Newspaper Page Text
JAY. 3, 1933_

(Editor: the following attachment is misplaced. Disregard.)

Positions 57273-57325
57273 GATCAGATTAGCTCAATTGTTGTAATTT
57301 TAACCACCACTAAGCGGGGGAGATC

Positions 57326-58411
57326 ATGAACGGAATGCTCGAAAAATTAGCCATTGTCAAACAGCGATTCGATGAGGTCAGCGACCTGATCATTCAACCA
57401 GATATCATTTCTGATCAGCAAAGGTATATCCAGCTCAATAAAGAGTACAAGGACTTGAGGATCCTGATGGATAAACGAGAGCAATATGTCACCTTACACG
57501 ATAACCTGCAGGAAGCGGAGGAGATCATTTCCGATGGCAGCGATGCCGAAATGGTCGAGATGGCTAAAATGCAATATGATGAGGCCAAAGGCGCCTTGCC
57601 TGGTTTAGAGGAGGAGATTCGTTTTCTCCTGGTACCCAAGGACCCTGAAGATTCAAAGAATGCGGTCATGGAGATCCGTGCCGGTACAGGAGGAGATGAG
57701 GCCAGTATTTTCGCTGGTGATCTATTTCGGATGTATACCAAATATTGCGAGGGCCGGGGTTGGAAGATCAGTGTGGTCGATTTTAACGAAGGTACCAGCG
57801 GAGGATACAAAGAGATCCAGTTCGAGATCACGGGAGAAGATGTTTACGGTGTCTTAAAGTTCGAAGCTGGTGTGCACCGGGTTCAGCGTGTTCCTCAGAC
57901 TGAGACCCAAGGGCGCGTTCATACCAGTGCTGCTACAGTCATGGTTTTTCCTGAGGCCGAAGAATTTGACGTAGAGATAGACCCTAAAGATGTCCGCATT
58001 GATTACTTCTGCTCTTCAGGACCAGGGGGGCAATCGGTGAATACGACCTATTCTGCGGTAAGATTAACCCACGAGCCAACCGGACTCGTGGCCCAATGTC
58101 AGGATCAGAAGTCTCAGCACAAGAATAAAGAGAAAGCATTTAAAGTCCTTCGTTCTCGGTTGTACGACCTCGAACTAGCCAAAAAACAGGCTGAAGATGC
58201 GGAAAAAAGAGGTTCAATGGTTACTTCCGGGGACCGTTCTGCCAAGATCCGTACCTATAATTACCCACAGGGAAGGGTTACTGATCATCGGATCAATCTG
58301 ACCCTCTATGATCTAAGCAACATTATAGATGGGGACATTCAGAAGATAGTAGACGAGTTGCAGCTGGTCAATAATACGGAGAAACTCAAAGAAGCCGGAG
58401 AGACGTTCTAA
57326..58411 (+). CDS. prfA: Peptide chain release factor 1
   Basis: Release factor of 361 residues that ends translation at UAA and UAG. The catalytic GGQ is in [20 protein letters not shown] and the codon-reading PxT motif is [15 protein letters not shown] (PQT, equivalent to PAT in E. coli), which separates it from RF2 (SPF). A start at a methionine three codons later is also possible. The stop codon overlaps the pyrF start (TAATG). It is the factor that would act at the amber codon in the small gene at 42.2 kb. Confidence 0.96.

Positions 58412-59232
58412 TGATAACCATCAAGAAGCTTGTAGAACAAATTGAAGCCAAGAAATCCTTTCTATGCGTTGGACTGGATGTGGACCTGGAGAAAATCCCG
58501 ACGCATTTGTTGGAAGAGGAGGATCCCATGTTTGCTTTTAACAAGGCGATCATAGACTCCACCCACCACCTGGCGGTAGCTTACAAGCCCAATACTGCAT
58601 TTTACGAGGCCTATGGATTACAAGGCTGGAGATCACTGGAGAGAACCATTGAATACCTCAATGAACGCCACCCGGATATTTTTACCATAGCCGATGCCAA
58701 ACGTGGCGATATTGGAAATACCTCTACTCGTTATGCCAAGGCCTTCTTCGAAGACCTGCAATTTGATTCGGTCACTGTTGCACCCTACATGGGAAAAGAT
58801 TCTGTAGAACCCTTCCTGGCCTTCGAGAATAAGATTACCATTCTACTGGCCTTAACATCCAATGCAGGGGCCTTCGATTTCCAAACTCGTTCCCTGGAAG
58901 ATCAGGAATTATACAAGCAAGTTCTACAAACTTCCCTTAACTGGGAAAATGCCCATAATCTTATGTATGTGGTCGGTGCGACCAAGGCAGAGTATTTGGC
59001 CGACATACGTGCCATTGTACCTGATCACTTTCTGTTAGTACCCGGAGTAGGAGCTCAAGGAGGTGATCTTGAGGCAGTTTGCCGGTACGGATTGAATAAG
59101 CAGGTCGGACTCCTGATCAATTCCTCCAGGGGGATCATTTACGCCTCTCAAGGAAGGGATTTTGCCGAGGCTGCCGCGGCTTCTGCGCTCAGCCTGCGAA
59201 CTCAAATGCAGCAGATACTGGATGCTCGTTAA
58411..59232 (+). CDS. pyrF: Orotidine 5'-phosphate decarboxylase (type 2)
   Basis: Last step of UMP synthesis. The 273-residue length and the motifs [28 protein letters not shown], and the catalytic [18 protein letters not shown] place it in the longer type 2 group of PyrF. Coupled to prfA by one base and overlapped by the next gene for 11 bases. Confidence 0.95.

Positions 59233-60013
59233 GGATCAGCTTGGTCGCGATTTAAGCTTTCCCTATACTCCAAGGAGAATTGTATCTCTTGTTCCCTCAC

COSTIGAN SLAPS PENNY-PINCHING RELIEF STEPS Opens Hearings on Measure Asking $500,000,000 for Poor Aid. /,’ / f nih J J'rr * t WASHINGTON. Jan. 3. Senator Edward P. Costigan iDem., Colo.t today began the drive for further federal relief activities with a p;r for the abandonment of ‘penny pinching’’ relief compromises on the part of the nation's industrial and political leaders. Presiding at a hearing of the sen ate manufacturers' committee on (he $500,000,000 relief bill sponsored by himself and Senator Robert M. La Follette Jr. 'Rep., Wis.j, Costi gan expressed the hope the hear ings would eause congress to enact adequate emergency relief and arouse public opinion to a ‘'more articulate" support. The legislation would put an end to Reconstruction Finance Corpora tion distribution of relief money. Would Create Board Instead it would create a federal emergency board composed of two members from each party appointed by the President, and with the chief of the children’s bureau acting as executive officer. The board would receive per diem payments only. Costigan and La Follette provide that $500,000,000 shall be provided to meet relief needs, not as loans but as direct federal aid. They would obtain this money by sale of tax-exempt 4 per cent bonds in small denominations, offered first as a popular loan similar to those of war days. The first duty of the proposed board would be apportionment of 40 per cent of this money among the states on the basis of popula tion. As fast as states applied for aid, the amount of this allotment would be made available, provided it was not more than two-thirds the amount raised by the. state itself through public and private agencies. Drafts Sales Tax Bill Whenever these amounts of money are not enough to meet relief needs in any state The board is directed to apportion funds from the 60 per cent, reserve, provided it is satisfied “that the state or its political sub divisions have made reasonable ef forts within their resources to pro vide for emergency relief expendi tures.'’ A bill designed to “put 2,000,000 men back to work” through public construction financed by a 1 per cent tax on all sales was prepared for introduction in the house today by Representative Kent E. Keller (Dem., 111.). Keller’s measure also provides for reorganization of federal public works activities, and the issuance of $1,000,000,000 in new currency. NEW YEAR'S TAKES 200 VIOLENT DEATHS Half of Fatalities Are Due to Automobiles. Violence, accompanying the New- Year's holiday celebration took close to 200 lives in the United States, a United Press compilation of fatalities showed today. Half of the violent deaths over the week-end were attributed to the automobile. Gunplay, breaking out in scat tered instances, took more than a score of lives. Poison liquor took ten victims. Two died in Pennsylvania of freez ing. An explosion took a victim in Texas. Texas had the heaviest violent death toll Avitli twenty-four, Mich igan was second with twenty-one. Chicago had the most motor fatalities with ten, followed by Texas with eight; Michigan, seven; New r York City, seven, and Cali fornia, seven. TOWN HAS NO TAXES Wickenburg, Ariz., Property Is Free of Revenue Levy. PHOENIX, Ariz., Jan. 3. Wicken burg a town fifty-five miles north west of Phoenix has at least one Utopian quality. This is the second year that there has been no property tax levy in Wickenburg. At the beginning of the present fiscal year the city Jiad $2,329, and according to the budget filed with the state tax commission, the town will reap a revenue of about $23,000 from sources other than property taxes this year, SENTENCED IN SHOOTING Newport Man Gets Six-Month Term for Assault on Son-in-Law. By f 11 ■ •) Pros NEWPORT, Ind., Jan. 3.—Clyde C Cook, Newport, was under sen tence of six months in the Indiana state farm today on charges of as sault with intent to kill. He was found guilty of shooting his son-in law, Frank Ford, during a quarrel, June 24. 1932. TAKE HAND IN SEA HOPS l . S. to Try to Prevent Flights by Inexperienced Pilots. WASHINGTON, Jan. 3.—The aeronautics branch of the United States department of commerce will exercise closer supervision over transoceanic fliers in the future, it has been announced by Colonel Clarence M. Young assistant secre tary of commerce for aviation. This measure is being taken to "discourage inexperienced pilots and inadequately equipped aircraft from attempting transoceanic flights and other flight projects to foreign countries.'' HEAT PLANE BY VAPOR Wright Field ship .Uses Radiator Like Auto Appliance. Bp l nitnl Pi ■'hi DAYTON. O, Jan 3.—A vapor heated airplane has been developed in the army equipment branch at Wright field. It is opearted with a boiler inside of the cabin of the plane similar to that of an automo bile hot water heater. Let’s Explore Your Mind BY I)R. ALBERT EDWARD WIGGAM, D. Sc. JXt HE THIRD > '\r" . ' I VV f V6HI this WEEK. X j / 415i to A*. D Hfc's PROMISED ME \ 1 ) | ML A ' ‘ KWi OY o' o-1 -D X TIMES THAT HE'D / .' \ STOP --5. //C\ V\ Iv -j ! |j: p . ~,■ ■ * ’* *" i f^ u! -:sT\h t 1 1 vS \ KNOWS // x. CAN AN owe E E.VtfYCNEE WOCK w . ViiMSELf/d L J AS WELL, IF URGED, N1 STALE. /"\ /■ N IN FRESH AidD y WQlfl VIS 38. >.O UIST 3 I"" C. - /PC dq_ycx. think t J oS ijSMnpWv/ AITHOR'S NOTE—These answers are given from the scientific point ot view. Not ail moral questions can be answered with absolute scientific ac curacy, but no decision as to what Is right conduct or sound morals is possible without science. Science puts the rights of organized society above the rights of individuals. 1. Yes, because the relation ship is a profoundly different one although to forgive does not always mean to condone or justify. A fault in a woman’s husband affects her whole life much more than one in her father. And it is much more her duty to counsel with and for give an erring husband than an erring father. A mother often rightly feels she must forgive an erring husband in the larger interests of the fam ily and community, even though the children would not forgive. 2. Like most proverbs, this one is not always true. Famili arity, which means intimate acquaintanceship, gives us the opportunity to appraise more accurately the qualities of an other person. If we form an honest unprejudiced judgment Dr. Wiggam will he glad to answer questions dealing with problems of conduct, morals, beliefs, husband and wife, parent and child—any question in the field of human relationships. Questions of general interest will be answered In this department. If personal reply Is desired enclose stamped, <3ei self-addressed envelope. Address Dr. Wiggam in care of The Indianapolis Times. FADIES—Dr. Wiggam will send upon request a specially devised set of questions and answers to be used as “conversation stimulators" at your next party. They create a world of fun and discussion. Don’t forget, self-addressed return envelope. Midgets and Marvenga Reflect Art and Class Producer of This Revue Has Glorified More Than Fiftv Little Men and Women and Also Three Elephants. BY WALTER D. HICKMAN THERE are two outstanding joys in entertainment on this week's Lyric bill. They are Singer’s Midgets in a revue that has as much class as a Ziegfeld revue, and Ilse Marvenga, former prima donna of “The Student Prince," and “Naughty Marietta.” I he problem that Miss Marvenga has to face is a much more serious one than the midgets. These little people naturally attract thousands of .children to the theater. The appeal of the singing of Miss Marvenga is strictly adult because her songs include surh worthwhile numbers as “Two Hearts in Waltz Time,” “Deep in My Heart.” as well as a number from “Naughty Marietta.” This singer has the grand manners of a prima donna. She knows how to sing, to put over the story and above all she knows how to walk as well as use her hands. And she has selected her program in fine taste and under standing. it would be unfair to this fine artist not to record the fact that she is one of the two contributing fac tors to the suc cess of this bill. From the standpoint of in d i vidual talent, Singer's Midgets have never been Hh! li ; life i George O'Brien surpassed by any other similar or ganization. The costumes for these little people in the wedding num ber. the penguin novelty and the striking hunt scene are as elaborate and as beautiful as one would ex pect and demand in an important Broadway revue. One of the big punch nets is when one of the midgets puts three well trained elephants (trained along human lines), through then paces. I really wanted to get up and shout because the act is such fine showmanship. It is safe to say that Singer's Midgets is one of the biggest and most elaborate acts on the variety stage today. It is a wonderful buy. One thing that I noticed yester day afternoon when I was present -the large number of mothers and fathers who took all their children with them. That is wonderful. Stanton and Delores open the NEW PLAN FOR HOG BOUNTY BEING DRAFTED Corn Also Will Be Included Under Scheme Proposed in House. By fcripp'-Hotrani Xetc?paper JLUinncc WASHINGTON, Jan. 2.-A new scheme for paying a bounty to hog raisers and co”n growers is being worked out by leaders in the house agriculture committee in their study of the domestic allotment plan of farm relief. This development was brought about, it is understood, when com mittee leaders came to the conclu sion that no farm plan could be passed in the house unless hogs and corn were included. After hearings were concluded just before the Christmas recess, it was indicated that only wheat and cotton would be involved in the bounty plan, but since then political considerations have changed the outlook. Chairman Marvin Jones iDeni., Tex.i, of the agriculture committee will not discuss the details of the new plan, except to say that the bounty, or excise tax on processing, will be the difference between cur rent market prices and a fair ex change value computed on the basis of pre-war farm prices. of these qualities, our estimate is quite as likely to be raised as it is to be lowered. 1. It all depends upon cur fairness and the person’s real qualities. This proverb, alas, is invoked, more often than not, by those jealous of a su perior person. 3. Yes. Scientfic experiment has shown that the quality and condition of the air has no effect on the quality of think ing. What it affects is the in dividual’s natural desire for comfort. If by the exercise of will, the worker disregards the condi tions under which he works, the quality of his thinking will be unimpaired. This fact, however, is no in dorsement of bad air, for after all, comfort is important and does have a bearing on en durance. bill with an athletic offering. Harry Hines is individual both as to ma terial and delivery. He actually preaches a sermon and gets away with it to a big hand. The movie is ‘‘Robert's Roost,” with George O'Brien. Now at the Lyric. a a a Other theaters today offer: “The Silver Dollar” at the Circle, “Sally,” vith Mary Eaton on the stage, and "No Man of Her Own,” on the screen, at the Indiana; “Strange Interlude” at the Palace, and “Half Naked Truth” at the Apollo. Contract Bridge BY W . E. M’KENNEY Secretary American Bridge League RETURNING from the national tournament at New York, we stopped off at Buffalo, N. Y„ to arrange for the central New York state tournament, and the follow ing interesting hand came up in a rubber game at the Buffalo Ath letic Club. Major D. J. Cadotte, in the fol lowig hand, was dealt four deuces. There is no question that four deuces have a definite value in cer tain games, but bridge players usu ally consider them insignificant and detrimental, rather than of value to the hand. However, Major Cadotte certainly made use of his deuces to convey definite information to his partner which enabled him to defeat the declarer’s contract. ¥7-5 A7-6-4-3 ♦ A-Q-J-7 AK-Q-10 A 6-2 1 MnSTM~I AQ - J * 9 - V A-Q-J- NORTH 4 9-2 h- r- ¥K ♦ 10-5-2 [3 & ♦ K-6-4- *4-3-2 5 H 3 Denier fcJ-8-6- south| 5 A A-K.-10-8-3 VlO-8-5 ♦ 9-8 AA-9-7 (29) The Bidding South was the dealer and elect ed to pass. You might say that this is a very fine hand with which to pass, but the hand really does not have any future unless partner can put in a bid. However, it is a question—person ally. I would prefer to pass with the South hand, especially first hand. West passed and North opened with one diamond—remember that third hand is entitled to make a weak opening in the one over one system. THE INDIANAPOLIS TIMES ODD JOBS PLAN IS ADOPTED BY LEISURE CLUBS Twenty Clubs Offering Free Weekly Programs, City Survey Shows. TONIGHT Oak Hill Women’* Club, afternoon. Compton’s hall. 2W>l Winter avenue. Olympic. 2200 East Riverside drive. JAN. Pro*pert-Sherman. 3102 Prospect street, Biookside Park rommunitv house. Rhoditis Park communKv house. J. T. V. Hill community house. JAN. 5 Oak Hill Women's Club, afternoon. Compton’s hall, 2001 Winter avenue. JAN. 0 Christian Park rommunitv house. Crlspus Attucks high school. Fletcher Place community renter. Ft. Wayne anad Walnut. Central Chris tion rhureh gymnasium. Michigan and Noble. 633 East Michigan street. Municipal Gardens community house. Oak Hill, Compton’s hall. 3001 Winter avenue. School 16. School 22. School 26. School 34. School 67. Leisure Hour Clubs are engaging in a program of ' barter and ex change” of edd jobs this week. The women of the Oak Hill Club met at 2:30 this afternoon, brought i lists of things which they needed dene in their homes. In this way they hope to exenange odd jobs and promote a program of helping each other through the club meet ings. Today’s meeting was a sew ing session, with members bringing articles of clothing needing mend ing, and exchanging sewing experi ence and advice. Another club taking up the idea of the exchange of odd jobs is the Olympic Club, which meets tonight ; at East Riverside drive and Pruitt street for the first time. The club will build up an exchange of odd | jobs, work out a system of listing work and also the names of per sons who can pay for work in food and clothing. Officers of the new club are: President, Herman Olsen; vice president, Albert Dowden; secre i tary, Frank Heuser, and treasurer, Arthur Brattain. The entertainment committee h 4- as its chairman Harold Percifiel.% with Lonnie Heightchew and. Frank j Heuser as assisting members. An organization meeting will be j held tonight in the community j room of the Olive Branch Christian church for anew club which will hold its first regular meeting next week. The Prospect-Sherman Drive Club, wheih meets at 3402 Prospect street, will have its program Wednesday night, instead of to night, as had been planned previ ously. The program will include a solo | by Francis Croudus, accompanied by Mrs. Ward Taylor on the piano; piano numbers by Robert. Hoffmeyer and Claude Tolliver; a jumping ex hibition by Cecil Burn, and a quar tet under the direction of Lewellyn Booker. Following the program and short business meeting the Prospect- Sherman Civic Club will hold its regular business meeting. A check-up of the results of the i Leisure Hour movement to date | shows twenty-five clubs offering free j weekly programs, with ten more j centers in prospect for January. 1 Two clubs now are open for every , day use. and six more of this na ture are being organized. The week ly attendance at the clubs is about eight thousand, with 2,500 in at tendance at neighborhood picture shows, under sponsorship of the movement. The School 34 club, which was formed Nov. 11. reports an attend ance of 3,600 people since its begin ning. More than 75 per cent of these are adults, according to the club reports. This organization will hold a : spelling bee Friday night, at which time five spellers will be chosen to l appear in the final spelling match. East passed and South bid one spade—a 'one over one. North then signed the hand off by bidding one no trump, but South elected to make a further try on the hand and bid two spades. This might be termed as a sign off bid, but in view of the fact that partner had opened third hand, and now has signed the hand off with a no trump, this bid of two spades is constructive in nature. Spades was the only suit that North could not play the hand at, so he elected to bid two no trump, and now South made a very fine pass. East opened his fourth best club —the five—and declarer won the trick with the ten, Major Cadotte in the West dropped his first deuce —the deuce of clubs. Declarer then played a small spade, finessing the ten spot, and Major Cadotte's second deuce fell. a a a THE declarer could see that a second finesse in spades would not help him—that his only chance was to try to drop the spades—so he led the ace and king of spades. On the second of these two cards Major Cadotte dropped his third deuce—the diamond deuce. The de clarer led another spade from dum my refusing at this time to take the diamond finesse. Would you now make the mis take of signaling with a heart? If so, you would not defeat the de clarer's contract. Remember that Major Cadotte is playing against a two no trump contract. He played the three of clubs. His discards new have advised part ner definitely that when he gets in again, he must lead a heart. Declarer dropped the seven of diamonds. East won the trick with the queen of spades, and then led his sir.gletcn king of hearts, which Major Cadotte was careful to over take with the ace. He then ran off five heart tricks, which, with his partner's one spade trick, were sufficient to defeat the declarer's contract ore trick. So you see that deuces, at times, play just as important a pan in the hand as aces and kings. (Copyright, 1932, Service, Inc.' Tr, Mark K<r. V m G. S. PL 06. A LETTER for Hf-HO fans— ** and “bad news,” this letter Q, unless you go about it right. Can you rearranee the seven puzzle pieces below to form the letter? Darken the backs of the pieces; you may have to turn them over. Deer bunting proved good sport, didn’t it? And not so difficult either. Here’s the way the deer’s silhouette should be formed. 4 AUTO THIEVES SENUOPRISON Youths Plead Guilty Before Criminal Judge: Given Heavy Sentences. Four Indianapolis youths who are said to have confessed stealing sev eral autos after their arrest in New York recently in a s olen car, were given prison terms after pleading guilty today before Frank P. Baker, criminal court judge. They are Harold F. Passwater, one to ten years; Clarence Kemp, 18, one to ten years; Otto C. Hcrold, 19, nine months, and Oscar Mitchell, 17, one year. Pleading guilty to a charge of burglary in connection with recent thefts from railroad cars, Leslie R. Beswick. 31, of Indianapolis, was sentenced to one to ten years in the reformatory. THREE ARE APPOINTED TO FIRE DEPARTMENT Recommendations of Chief Voshell Are Followed by Board. Three appointments to the fire department and several changes in present personnel were ordered to day by the safety board on recom mendation of Fire Chief Harry E. Voshell. New appointees are: Albert S. Rubush, 3322 Spann avenue; Arest Stallings, 1030 West Twenty-ninth street, and Hugh Henry Hanna. 1735 North Pennsylvania street. Walter Geizendanner. Pumper Company 22, lieutenant, was promoted to cap tain; Russell E. Miller, Pumper Company 14, to lieutenant, and Le- Roy Meenach, Truck Company 22, to lieutenant. Lieutenant Carl Sims, Truck Com pany 32, was demoted from lieu tenant to private. All are effective Jan. 11. QNE look at the large WHOLE KER NELS in the KO-WE-BA can will ko-we-ua" Brand show you the big difference between Asparagus Tips this and ordinary canned corn. Green Lima Beans Stringioss Beans And one taste will tell you that here is Kidney Beans corn j us t a5 sweet, juicy and tender as ''•arrots the finest coi'n-on-the-cob you ever en- Peas—"iu ijTiT ' 6 joyed. All the fresh-corn flavor is sealed Fork and Beans in the Can. Fancy Spinach T Tomato jufc# Ask y° ur Independent Grocer for this Fancy Mixed corn, and SEE and TASTE the differ- Vegetables -r, ii , i ence. It sells at anew low price. KOTIIE. WELLS & BAUF.R CO., INDIANAPOLIS FIXE I HI ITS IgkriciMraL Soap Keeps your skin at its best always. Pure, KCte&m. and containing the medicinal and antiseptic properties of Catimra, it soothes and heals as well as cleanses the skin. For regular daily toilet use in the home i 3 nothing better, : Potter Drug & Chemical Corp-, Malden. Mans. U. S. RESTS IN KOKOMO LEGION LIQUOR TRIAL Hotel Manager Only One to Face Federal Court Here Today. With three members of the Amer ican Legion sitting as jurors. Ernest Davis, manager of a Kokomo hotel, is on trial today in federal court on charges of conspiracy growing out i of alleged liquor law violations dur ] ing the legion state convention last | summer. The government rested its : case at noon. Davis is charged with conspiring j with Roy King of Kokomo and John | Roach of Delphi, and legion officials j to maintain a barroom in one of the i rooms during the convention. Roach pleaded guilty to the charge today, but trial of King was | delayed because he suffered mjur | les in an auto crash recently. Herman Albrecht of Kokomo, legionnaire in charge of hotel ar rangements for the convention, testified King and Roach came to his home prior to the event with information as to where stock for the alleged bar could be obtained. Albrecht. Rochford D. Robbins, Kokomo legionnaire, and James Fardudo of Indianapolis pleaded guilty to similar charges when ar raigned before Judge Robert C. Baltzell recently. Attorneys for Davis sought to show that Davis actively ceased management of the hotel a week before the convention when the concern was placed in hands of a receiver. Federal agents raided the place July 30, confiscating 872 pints of beer and fifty-eight pints of whisky. Chemists today testified the beer was 5.3 alcoholic content. EVANGELIST TO TALK ON RUSSIA Missionary Work Among Soviets to Be Told at Parley. The Rev. Peter Deyneka, repre sentative of the Christian Evange listic churches of White Russia, Poland, will present his work in maintaining missionaries in Soviet Russia tonight, at the meeting of the Interdenominational Evangelis tic Association at Cadle tabernacle. Mr. Deyneka is associated with Paul Rader of Chicago, president of the World-Wide Christian Courier. He will show slides of evangelistic meetings he held along the Bol shevist border in Russia, where people walked more than 100 miles to attend. Deyneka is opposed to recognition of the present Russian government by the United States. "The United States must not recognize Russia until Russia recog nizes God,” he says. Lou Hill, described as a reformed gangster, also will speak at to night's meeting. ‘PULPIT BUNK’ FLAILED BY INDIANA MINISTER Emotional Preaching Needed, Clergymen Told at Retreat Here. “Pulpit bunk” must be eliminated and there must be a revival of emotional preaching as opposed to the current “poker face” variety, the Rev. A. E. Cory, director of the Disciples of Christ pension fund, declared Monday night at the mid winter retreat of the Indiana Minis terial Association at the Central Christian church. “We have preached the present so much it has crumbled about us —now is the time to preach the eternal,” Mr. Cory warned. The session will close tonight with addresses by the Rev. E. R. Moon and the Rev. E. W. Cole. T aste These Sweet, Tender CORN KERNELS THEY TELL ME Old Feud —New Angle N r O matter how you look at it. 1 R. Earl Peters. Democratic j state chairman, directed his attack on bureaucracy at Frank Mayr Jr.. | secretary of state, when he made the Wilson day address at Win chester last week. It was the multiplicity of depart ments under Mayr which Peters be rated as uneconomical and un-' democratic, and in the .speech the chairman revealed that he can’t for- 1 give the secretary for permitting the ! patronage of the office to be used in the attempt to defeat him for re election as party chief last May. It rankles Earl that the secretary quite evidently has ignored his pro- , tests against retention of James Car penter. superintendent of the auto mobile license department and lead er in the fight last spring. Declaring that large economies in governmental expenditures can be achieved by shifting divisions, Pe ters. they tell me. would have the next legislature abolish the automo bile license department with its scores of clerks and distributing qgencies and delegate that task to the county assessors. tt a a It is proposed by some that the counties keep the proceeds from sales of tags, which would be placed in the general fund and thus aid in reducing local taxes. This also would mean reduction in revenue of the state highway department. The plaas also suggest that the state police be taken from Mayr and combined in a separate department of public safety with the'Criminal identification division and the state fire marshal's department. A spe cial board composed of incumbent state officials would administer this new department through a director appointed by them. To complete emasculation of the secretary of state's department, the securities division, which admin isters the blue sky law, would be come a part of the office of the at torney-general. This would leave the secretary of state with one division only, the corporations department, which re ceives and files reports of corpora tions. a a a Whether this would be more eco nomical ois net clear, inasmuch as only one department will be abol ished under this plan and all will be continued in various guises so that the fixed charges necessarily will exist as always. If the departments were abolished entirely, then, and then only, would come a savings. There is another side to this pic ture and anew angle to the feud — and that is political. Peters, they tell me, is pointing toward the nomination for United States senator in 1934. Quite obviously, then, he would not like to see so large a lump of patronage in the hands of Mayr and his advisors, whom he regards as open enemies. With so much patronage they would be able to obtain many dele gates pledged against his ambition. In recent years in the United States, diphtheria has maintained a death rate 70 times as high as smallpox, says Dr. Charles Arm strong of the Public Health Service. Sleep All Night —Every Night —Make This 25c Test Don’t wake up for bladder relief. I‘hysic the bladder as you would the bowels. Drive out impurities and ex cessive acids which cause the irritation resulting in wakeful nights, leg pains, backaehe. pain ami irregularity. 11l KKTS, tiie bladder physic, made from I bucliu, juniper oil. e|e., works effective | ly on the bladder as castor oil on the bowels. Get a regular L’.Tc box and after four days if not relieved of get- I 'ing tip nights your druggist will re turn your money. Make this test. Ton ■ are hound to feel better after this cleansing and you get vour regular sleep. Hook Drug Stores -nv Rf- KL IS is a best seller.—Advertisement. MOTION PICTURES I S NORMA X-CLUSIVE HEARER in This and Entire City CLARK GABLE in Eugene O'Neill’s ’ STRANGE INTERLUDE* | Starting Friday- HELEN HAYES RAMON NOVARRO SON-DAUGHTER” Metrii-Gnlfhvyn-Mayer f’ii-tiires I I TODAY .... You’ll see I one of the srratest hits the I screen has offered. .1 “SILVER DOLLAR”I EDW. G. ROBINSON ALINE Ma MAHON BEBE DANIELS Added THF. MILLS BROS. I Singing “DINAH," Screen Song. I AMUSEMENTS KILHbJH’J-IWIHif-mM SEEsams GREATEST STAGE ATTR\CTION EVER BROUGHT TO INDIANAPOLIS SINGER'S 30 MIDGETS BIGGEST LITTLE SHOW ON EARTH Brine the Kiddies—You’ll Enjov It. Too Also Other Bie Arts RKO lOn the Screen I Zane Grey’s I “ROBBER'S ROOST” with GEORGE O BRIEN f PAGE 7 HOOVER LASHES OPPOSITION TO REORGANIZATION •Keep Hands Off Now. or Give New President More Power.’ Plea. Hit J nitrtt Pre WWASHINGTON. Jan. 3 Presi dent Herbert Hoover today de nounced rising Democratic opposi tion to his plans for reorganization of governmental activities, and called on congress to keep its hands off now” or give to his successor "much larger powers of independent action." President Hoover made his attack on the Democratic opposition at a noon press conference, held after his return from his Florida fishing trip. It was his first press confer ence since Sept. 13. "Either congress must keep its hands off now or they must give to my successor much larger power of independent action than given to any President if there is ever to be reorganization," the President said. “And that authority to be effec tive should be free of the limitations in the law passed last year, which gives congress the veto power.” The President charged that un less the changes he recommended were enforced all efforts at reor ganization of the government would "again be merely make-believe." DOG BATTLES FIREMEN Proves He's Too Good a Watcher When Blaze Breaks Out. Hii 1 nitrS. Pret* SALT LAKE CITY. Jan. 3.—Jip, watchdog in one of this city’s coal companies, is what might be called a “one-track watchdog.” He guards only against burglary. A fire broke out in one of the coal piles. When firemen tried to enter to put out the blaze, Jip valiantly tried to stop them, even going so far as to bite Assistant Fire Chief William J. Hancock. GLASS REALLY A LIQUID Doesn't Have Crystals Until It’s 100 Years Old, Says Expert. LEIPZIG, Jan. 3.—Here's a liquid you can dare any one to drink. It was recently established by Dr. Peter de Bye, German physicist, that glass is not a solid, but really liquid. He said: “There are no crystals in glass until it is a hundred vears or so old. So you see your rlnss windows actually are liquids, but of a very high viscosity.” LEADS IN PLANE PILOTS California Also Has More Licensed Planes Than Any Other State. SAN FRANCISCO. Jan. 3.—Cali fornia leads the United States in the number of licensed pilots and airplanes, according to latest figures. It had, on Oct. 1, 3,589 pilots and 949 aircraft. New York ranks sec ond in these two respects, and Illi nois follows in third position. MOTION PICTURES EATON f Follies and ffa FLO ZIEGFELD’S \ T. Ro Barnes. Jack Waldron t Cast and chorus of 65 &rs ind. ( onrrri'Ori h. • Q ha ndsome gaintder "Thtfjj 1 STARTING FRIDAY OLSEN and JOHNSON (IN PERSON) And Their “Atrocities of 1932” B—ASSISTING ACTS—B apouc^: LAST 3 DAYS TRACY jl LUPE VELEZ “ Tke Half- Hf Naked Truth FRIDAY SALLY EII.ERS—RALPH BFI.IAMY 19 33 You're Goona “Qooka Qogna” TERMINAL THEATRE Starting Friday NEIGHBORHOOD THEATERS NORTH SIDE PflVMPfl I 12 nd It Family Nit* iMHIWMI Lee “EXPOSURE” * ■wwwyw nu "HOl ft I M JAIL” and .rub U. ;111 fl| Maurice ( hitalier Jeanrtte McDonald XOt F ME TON IGHT" WEST SIDE Huh. * Belmont IZ]4B Family Nit# ■■■■■■■(♦■■■MH Adolph Mm Jo a Mi.Hl Cl t B LADY" EAST SIDE 211 (Ce Tenth 8 111.. I I *ll*l a.I Marie Dreaaler Polly Moran “PROSPERITY"